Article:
Research ArticleZOOLOGY

A shortage of males causes female reproductive failure in yellow ground squirrels

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Science Advances  02 Oct 2015:
Vol. 1, no. 9, e1500401
DOI: 10.1126/sciadv.1500401
  • Fig. 1 Seasonal dynamics of emergence and adult sex ratio in a wild colony of yellow sousliks.

    Cumulative portions of emerged squirrels by sex-age categories are shown (N = 244, nmales = 54, nadult females = 120, nyearling females = 70; a pooled data sample for 2004–2007).

  • Fig. 2 Seasonal dynamics of OSR and female breeding success.

    Breeding success is measured as a portion of subsequent breeders from all females emerged at 5-day intervals. Numbers in boxes are sample sizes of females with determined breeding status. OSR is presented as mean ± SE at 5-day intervals (a pooled data sample for 2004–2007). The mating season is subdivided into early season (<5 days after the beginning), middle season (5 to 20 days), and late season (>20 days).

  • Fig. 3 Effects of OSR at emergence on female breeding success across the years.

    The effects were highly significant in GLMM (P = 0.0008). The sample sizes are 25, 33, 37, and 31 females for 2004–2007, respectively. Error bars represent mean ± 95% confidence interval.

  • Table 1 Effects of local male density, local female density, and standardized OSR at spring emergence on female reproduction in GLMM.

    Female identity was fitted as a random effect in all models. B and SE correspond to model-averaged parameter estimates and SEs in GLMM, whereas χ2 corresponds to likelihood ratio test. All interactions between predictors were insignificant (P > 0.1).

    PredictorsParameters of female reproduction
    Breeding success (breeder/nonbreeder), n = 98Litter size, n = 65
    Local male density (PC1)B = 0.81, SE = 0.28, χ2 = 8.6, P = 0.003B = 0.20, SE = 0.23, χ2 = 0.8, P = 0.4
    Local female density (PC2)B = −0.01, SE = 0.33, χ2 = 0.0, P = 1.0B = −0.20, SE = 0.26, χ2 = 0.6, P = 0.4
    OSR (female/male)B = −0.82, SE = 0.28, χ2 = 10.1, P = 0.0015B = −0.24, SE = 0.23, χ2 = 1.1, P = 0.3
    Female ageB = −0.65, SE = 0.55, χ2 = 1.4, P = 0.2B = 0.39, SE = 0.47, χ2 = 0.7, P = 0.4
  • Table 2 AICc values for candidate models describing the effects of local male density (Males), local female density (Females), OSR, and female age (Age) on female breeding status in yellow ground squirrels.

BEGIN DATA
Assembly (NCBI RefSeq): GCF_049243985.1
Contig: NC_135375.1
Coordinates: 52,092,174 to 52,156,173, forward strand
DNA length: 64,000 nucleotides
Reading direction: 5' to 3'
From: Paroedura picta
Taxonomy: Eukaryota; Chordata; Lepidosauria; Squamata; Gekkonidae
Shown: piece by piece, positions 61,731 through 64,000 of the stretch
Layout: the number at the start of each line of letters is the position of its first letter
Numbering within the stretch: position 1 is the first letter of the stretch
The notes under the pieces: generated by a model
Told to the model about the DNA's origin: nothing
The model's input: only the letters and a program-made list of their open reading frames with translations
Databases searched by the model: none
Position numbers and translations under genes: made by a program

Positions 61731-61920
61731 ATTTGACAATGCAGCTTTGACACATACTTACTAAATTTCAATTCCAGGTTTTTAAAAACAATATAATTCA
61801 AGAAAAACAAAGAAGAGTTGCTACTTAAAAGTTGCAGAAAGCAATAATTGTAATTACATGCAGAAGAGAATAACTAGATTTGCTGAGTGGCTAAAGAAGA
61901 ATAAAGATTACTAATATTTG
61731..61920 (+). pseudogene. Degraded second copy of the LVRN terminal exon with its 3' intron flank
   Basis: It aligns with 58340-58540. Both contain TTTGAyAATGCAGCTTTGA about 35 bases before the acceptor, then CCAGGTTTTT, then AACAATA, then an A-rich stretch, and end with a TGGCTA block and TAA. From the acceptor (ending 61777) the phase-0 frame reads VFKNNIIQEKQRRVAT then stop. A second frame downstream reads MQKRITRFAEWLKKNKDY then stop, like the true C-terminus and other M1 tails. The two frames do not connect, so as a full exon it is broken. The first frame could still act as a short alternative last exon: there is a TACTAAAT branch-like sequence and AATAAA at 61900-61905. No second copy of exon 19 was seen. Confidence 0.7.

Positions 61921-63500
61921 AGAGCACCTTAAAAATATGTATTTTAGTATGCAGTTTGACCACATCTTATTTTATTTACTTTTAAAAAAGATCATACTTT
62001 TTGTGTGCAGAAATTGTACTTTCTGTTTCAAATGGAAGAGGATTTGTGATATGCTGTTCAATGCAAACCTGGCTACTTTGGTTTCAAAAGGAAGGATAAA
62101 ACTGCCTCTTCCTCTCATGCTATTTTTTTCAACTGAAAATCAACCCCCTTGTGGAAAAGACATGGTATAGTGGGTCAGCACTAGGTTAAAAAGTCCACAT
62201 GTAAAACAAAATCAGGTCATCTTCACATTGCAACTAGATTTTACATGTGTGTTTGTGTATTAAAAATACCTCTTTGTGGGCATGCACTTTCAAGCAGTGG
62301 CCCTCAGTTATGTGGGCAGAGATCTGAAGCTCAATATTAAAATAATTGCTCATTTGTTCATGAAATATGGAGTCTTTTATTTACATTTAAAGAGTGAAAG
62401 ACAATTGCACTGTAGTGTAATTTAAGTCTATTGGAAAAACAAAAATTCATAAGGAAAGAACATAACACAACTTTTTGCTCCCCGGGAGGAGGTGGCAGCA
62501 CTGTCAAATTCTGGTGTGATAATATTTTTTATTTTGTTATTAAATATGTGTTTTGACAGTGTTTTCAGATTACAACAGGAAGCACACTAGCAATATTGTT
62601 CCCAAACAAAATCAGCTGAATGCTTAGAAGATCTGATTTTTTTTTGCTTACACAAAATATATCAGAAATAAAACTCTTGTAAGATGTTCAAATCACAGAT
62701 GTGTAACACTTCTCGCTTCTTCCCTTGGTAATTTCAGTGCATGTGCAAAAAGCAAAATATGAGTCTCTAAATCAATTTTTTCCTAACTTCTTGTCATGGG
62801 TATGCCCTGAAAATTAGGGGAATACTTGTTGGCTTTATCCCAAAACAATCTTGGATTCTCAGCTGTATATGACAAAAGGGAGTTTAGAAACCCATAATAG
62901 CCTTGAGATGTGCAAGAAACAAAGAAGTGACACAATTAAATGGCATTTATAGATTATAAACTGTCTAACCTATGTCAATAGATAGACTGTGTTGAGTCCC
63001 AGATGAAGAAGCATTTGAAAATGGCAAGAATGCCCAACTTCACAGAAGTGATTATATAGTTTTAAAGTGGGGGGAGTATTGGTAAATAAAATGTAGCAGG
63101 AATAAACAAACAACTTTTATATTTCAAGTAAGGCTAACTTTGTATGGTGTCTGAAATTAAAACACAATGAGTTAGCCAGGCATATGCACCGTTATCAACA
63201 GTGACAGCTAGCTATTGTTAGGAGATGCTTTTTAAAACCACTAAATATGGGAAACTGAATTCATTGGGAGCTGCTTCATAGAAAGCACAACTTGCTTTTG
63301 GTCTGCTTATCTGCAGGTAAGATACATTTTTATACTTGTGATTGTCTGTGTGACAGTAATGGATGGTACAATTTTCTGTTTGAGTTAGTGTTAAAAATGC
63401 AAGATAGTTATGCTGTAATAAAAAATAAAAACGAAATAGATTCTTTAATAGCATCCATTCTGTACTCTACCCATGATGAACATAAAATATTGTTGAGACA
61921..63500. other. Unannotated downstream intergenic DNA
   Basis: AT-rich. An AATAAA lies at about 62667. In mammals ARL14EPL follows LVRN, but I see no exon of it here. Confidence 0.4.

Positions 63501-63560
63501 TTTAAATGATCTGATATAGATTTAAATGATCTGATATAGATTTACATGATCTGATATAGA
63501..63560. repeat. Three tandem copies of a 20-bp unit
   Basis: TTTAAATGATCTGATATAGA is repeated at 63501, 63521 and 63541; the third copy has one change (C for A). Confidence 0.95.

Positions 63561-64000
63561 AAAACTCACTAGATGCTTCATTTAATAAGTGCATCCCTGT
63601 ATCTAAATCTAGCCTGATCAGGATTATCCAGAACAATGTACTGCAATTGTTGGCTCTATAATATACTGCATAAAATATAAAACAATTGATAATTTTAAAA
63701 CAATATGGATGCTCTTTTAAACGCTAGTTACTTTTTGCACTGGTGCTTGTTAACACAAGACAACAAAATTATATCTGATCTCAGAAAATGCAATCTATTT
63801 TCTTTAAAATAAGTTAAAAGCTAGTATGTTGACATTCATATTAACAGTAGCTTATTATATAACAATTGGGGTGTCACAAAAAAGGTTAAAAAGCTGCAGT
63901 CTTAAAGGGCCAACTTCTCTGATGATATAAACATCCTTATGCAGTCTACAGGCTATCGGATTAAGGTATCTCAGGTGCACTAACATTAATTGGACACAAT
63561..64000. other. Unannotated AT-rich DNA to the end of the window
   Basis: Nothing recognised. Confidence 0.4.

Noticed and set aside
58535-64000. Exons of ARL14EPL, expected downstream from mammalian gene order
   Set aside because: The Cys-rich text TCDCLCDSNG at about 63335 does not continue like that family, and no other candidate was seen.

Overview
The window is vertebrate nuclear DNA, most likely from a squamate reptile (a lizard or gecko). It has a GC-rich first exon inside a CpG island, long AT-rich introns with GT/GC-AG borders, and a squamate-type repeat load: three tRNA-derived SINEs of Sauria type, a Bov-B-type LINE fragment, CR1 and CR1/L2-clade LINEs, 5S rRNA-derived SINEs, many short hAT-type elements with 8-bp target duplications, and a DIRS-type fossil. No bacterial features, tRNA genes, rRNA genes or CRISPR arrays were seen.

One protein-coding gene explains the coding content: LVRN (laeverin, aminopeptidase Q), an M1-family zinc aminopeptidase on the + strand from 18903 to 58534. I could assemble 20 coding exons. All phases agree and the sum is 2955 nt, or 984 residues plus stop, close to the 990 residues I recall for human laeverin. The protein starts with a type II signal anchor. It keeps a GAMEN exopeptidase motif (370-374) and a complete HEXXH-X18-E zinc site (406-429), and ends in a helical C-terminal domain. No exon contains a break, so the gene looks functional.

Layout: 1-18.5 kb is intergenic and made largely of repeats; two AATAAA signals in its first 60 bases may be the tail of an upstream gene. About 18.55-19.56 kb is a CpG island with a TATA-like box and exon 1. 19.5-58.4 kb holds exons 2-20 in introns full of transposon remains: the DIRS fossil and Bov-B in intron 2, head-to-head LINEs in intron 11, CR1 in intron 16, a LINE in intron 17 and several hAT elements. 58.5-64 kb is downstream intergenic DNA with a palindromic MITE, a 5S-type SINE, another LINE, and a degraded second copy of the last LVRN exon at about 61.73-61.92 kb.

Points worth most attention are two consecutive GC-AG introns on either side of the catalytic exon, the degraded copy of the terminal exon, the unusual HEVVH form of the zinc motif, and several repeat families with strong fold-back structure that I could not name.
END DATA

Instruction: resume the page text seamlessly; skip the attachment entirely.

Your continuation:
Female identity was fitted as a random effect in all models (n = 98). k is the number of parameters estimated by the model, ΔAICc is the difference between the AICc score of the given model and AICc score of the best model (the lowest AICc score was 108.0), and AICc weight reflects relative support for each model. Models with ΔAICc > 2.0 are in boldface.

    ModelkΔAICcAICc weight
    OSR + Males400.44
    OSR + Males + Age50.860.28
    OSR + Males + Females52.20.14
    OSR + Males + Females + Age63.10.09
    OSR + Age47.30.01
    Males38.00.01
    OSR38.40.01
    Males + Age49.30.00
    Males + Females49.40.00
    OSR + Females + Age59.40.00
    OSR + Females410.60.00
    Males + Females + Age510.90.00
    Age315.10.00
    Intercept215.20.00
    Females316.80.00
    Females + Age417.00.00
  • Table 3 OSR and parameters of male and female distribution at female vernal emergence for subsequent breeders and nonbreeders.

    Data are presented as mean ± SD [range] (n) (see statistics in Table 1).

    ParametersBreedersNonbreeders
    YearlingsFemales aged ≥2 yearsYearlingsFemales aged ≥2 years
    Mean distance to the five
    nearest male burrows, m
    95 ± 54 [26–236] (18)106 ± 57 [42–251] (38)152 ± 60 [29–230] (12)105 ± 34 [59–251] (16)
    Number of male* burrows within 100 m
    of the female’s burrow
    3.2 ± 2.3 [0–6] (18)3.1 ± 1.7 [0–6] (38)1.7 ± 1.6 [0–6] (12)2.4 ± 1.4 [1–5] (16)
    Mean distance to the five nearest
    female burrows, m
    50 ± 29 [26–128] (18)66 ± 61 [18–352] (38)50 ± 26 [23–95] (12)59 ± 30 [18–109] (16)
    Number of female burrows within 70 m
    of the female’s burrow
    3.4 ± 3.1 [0–9] (18)3.7 ± 3.1 [0–12] (38)2.5 ± 2.2 [0–8] (12)2.9 ± 2.3 [0–9] (16)
    OSR (female/male)0.6 ± 0.3 [0.2–1.1] (27)0.7 ± 0.4 [0.08–1.3] (47)0.9 ± 0.3 [0.6–1.2] (12)1.0 ± 0.3 [0.2–1.3] (19)

    *Only ≥2-year-old males that emerged no later than the fifth day after the date of emergence of the focal female.

    †Only females that emerged within ±5 days from the date of emergence of the focal female.

    • Supplementary material for this article is available at http://advances.sciencemag.org/cgi/content/full/1/9/e1500401/DC1

      Fig. S1. Seasonal dynamics of OSR (daily ratio of receptive females to adult males).

      Table S1. PCA of four variables describing the spatiotemporal distribution of females and males around receptive females.

      Table S2. AICc values for GLMM explaining female breeding status in yellow ground squirrels, with study year as additional predictor.

      Table S3. AICc values for generalized linear models explaining female breeding status in yellow ground squirrels.

    • Supplementary Materials

      This PDF file includes:

      • Fig. S1. Seasonal dynamics of OSR (daily ratio of receptive females to adult males).
      • Table S1. PCA of four variables describing the spatiotemporal distribution of females and males around receptive females.
      • Table S2. AICc values for GLMM explaining female breeding status in yellow ground squirrels, with study year as additional predictor.
      • Table S3. AICc values for generalized linear models explaining female breeding status in yellow ground squirrels.

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